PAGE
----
DI DRIVER BLOG: Behind the Ropes with Michalek Brothers Racing – Pt. 7
The following is the final installment of a 7-part behind the scenes series that takes a look at the inner workings of an upstart NHRA A/Fuel dragster operation at the 2017 NHRA Carolina Nationals.
The final round at this race was a blur. By the time we pulled back into the pits after defeating Alan Bradshaw, Cowie’s guys were already well on their way towards putting a new motor in their car and the NHRA was driving by asking how quickly we could be back up in the lanes. For how new we are as a team, I can’t overemphasize how proud I am of the way the team performed under these circumstances in back-to-back rounds.
Chase Copeland was running around like a mad man tag teaming putting a clutch in the car with me, downloading and analyzing the data from the previous run, and making tuning calls. Kyle, Clay Copeland, and Cory Cox were in unison, meticulously and efficiently servicing the engine. J.P. Gutierrez was lending a hand anywhere possible and my dad and Doug Kotter were floating around taking care of jobs that allowed the rest of the team to focus on the tasks at hand. It was the ultimate team effort.
Despite having little time to make adjustments between rounds, and having no prior data to pull from, we continued to make incremental performance gains throughout the weekend. This was encouraging for our team, but we knew these small performance advancements would need to make a quantum leap forward if we wanted to run with the big dogs in the final round.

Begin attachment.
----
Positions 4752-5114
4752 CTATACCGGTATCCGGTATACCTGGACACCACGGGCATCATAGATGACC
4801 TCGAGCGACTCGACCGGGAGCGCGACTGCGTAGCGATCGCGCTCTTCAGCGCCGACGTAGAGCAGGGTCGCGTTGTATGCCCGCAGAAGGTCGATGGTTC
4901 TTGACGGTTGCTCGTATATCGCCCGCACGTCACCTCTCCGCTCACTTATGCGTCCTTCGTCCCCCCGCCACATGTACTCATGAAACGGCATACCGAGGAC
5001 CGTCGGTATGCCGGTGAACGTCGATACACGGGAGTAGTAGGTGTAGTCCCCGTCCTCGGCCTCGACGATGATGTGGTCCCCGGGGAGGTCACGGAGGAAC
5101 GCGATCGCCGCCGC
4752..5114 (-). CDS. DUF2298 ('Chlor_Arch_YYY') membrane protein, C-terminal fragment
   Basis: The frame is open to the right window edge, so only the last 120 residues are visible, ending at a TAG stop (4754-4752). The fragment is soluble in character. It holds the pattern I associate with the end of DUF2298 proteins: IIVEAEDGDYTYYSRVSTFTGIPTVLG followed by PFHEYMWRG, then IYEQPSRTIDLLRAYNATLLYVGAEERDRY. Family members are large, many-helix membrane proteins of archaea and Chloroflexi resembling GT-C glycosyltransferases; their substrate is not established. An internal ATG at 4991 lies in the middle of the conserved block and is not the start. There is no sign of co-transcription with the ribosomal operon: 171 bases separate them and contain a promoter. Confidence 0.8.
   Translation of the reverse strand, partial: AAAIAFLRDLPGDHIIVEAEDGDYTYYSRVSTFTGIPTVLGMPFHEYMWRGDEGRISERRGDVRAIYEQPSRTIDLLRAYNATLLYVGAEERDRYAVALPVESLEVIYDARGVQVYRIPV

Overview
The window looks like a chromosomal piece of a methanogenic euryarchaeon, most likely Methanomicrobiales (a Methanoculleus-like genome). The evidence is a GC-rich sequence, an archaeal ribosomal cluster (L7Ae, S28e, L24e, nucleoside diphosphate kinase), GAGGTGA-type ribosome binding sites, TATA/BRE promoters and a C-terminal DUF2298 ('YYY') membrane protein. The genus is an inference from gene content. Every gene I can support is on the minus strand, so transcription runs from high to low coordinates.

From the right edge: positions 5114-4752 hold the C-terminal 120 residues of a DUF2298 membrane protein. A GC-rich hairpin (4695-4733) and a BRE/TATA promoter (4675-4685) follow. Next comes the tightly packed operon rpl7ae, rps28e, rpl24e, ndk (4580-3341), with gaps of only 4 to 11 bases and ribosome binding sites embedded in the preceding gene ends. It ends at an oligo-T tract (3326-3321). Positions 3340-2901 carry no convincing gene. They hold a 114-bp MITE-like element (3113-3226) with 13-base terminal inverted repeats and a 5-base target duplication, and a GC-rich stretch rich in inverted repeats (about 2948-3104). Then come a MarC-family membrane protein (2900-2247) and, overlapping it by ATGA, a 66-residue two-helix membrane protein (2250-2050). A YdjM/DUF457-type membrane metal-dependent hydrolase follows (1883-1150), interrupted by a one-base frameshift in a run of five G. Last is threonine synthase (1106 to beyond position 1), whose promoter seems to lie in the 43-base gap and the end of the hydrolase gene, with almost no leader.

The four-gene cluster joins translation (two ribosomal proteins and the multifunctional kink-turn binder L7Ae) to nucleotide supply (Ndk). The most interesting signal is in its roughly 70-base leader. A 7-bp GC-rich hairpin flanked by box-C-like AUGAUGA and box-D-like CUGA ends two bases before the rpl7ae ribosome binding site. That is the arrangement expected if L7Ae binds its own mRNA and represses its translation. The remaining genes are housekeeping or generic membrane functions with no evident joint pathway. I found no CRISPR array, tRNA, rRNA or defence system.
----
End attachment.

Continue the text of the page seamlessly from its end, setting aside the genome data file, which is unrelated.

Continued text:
E4 – Shawn Cowie’s 5.295 @ 272.39 mph defeats Corey Michalek’s 5.399 @ 267.27 mph
In what felt like no more than 10 minutes after crossing the finish line in the semifinals, we were back in the left lane once again firing our car up against Shawn Cowie with a Wally on the line. As far as the pre-run process was concerned, things were pretty par for the course on this run. We intentionally did a shorter burnout in an effort to not put a lot of heat in an already warm clutch, but the motor refused to cooperate at any point during the trimming processes. As we did every other time during the weekend, though, we adapted to the circumstances and we got it rolled into the beams to give ourselves a shot to win the race.
At this point, everything was honestly routine and we were just rolling with the punches. But, there’s no sense beating around the bush from here.
When the tree flashed, I missed it.
In the final round, with everything on the line, in our first National Event as car owners, I cut my worst light ever in eliminations. I was .047, and Shawn opened the door for us to steal a victory from him with a .132 light and I wasn’t good enough.
The car? Best run we’ve ever made with it to this point. Our 5.39 was our first time dipping into the .30s and it was a major success from a mechanical standpoint.
The car left hard and never really tried to make a move during the run. I saw Shawn’s nose come into my vision around the 330’ cone, and he never went away from there. We were able to close the gap on him enough through the finish line that I wasn’t sure if we won or lost the race. I didn’t see either win light turn on and it took until I saw the Safety Safari waving him towards the FOX crew after we turned off the track.
You don’t forget coming around the corner and hearing someone banging on their car, hollering when they’re handed a Wally. That type of elation after being defeated pierces straight through you.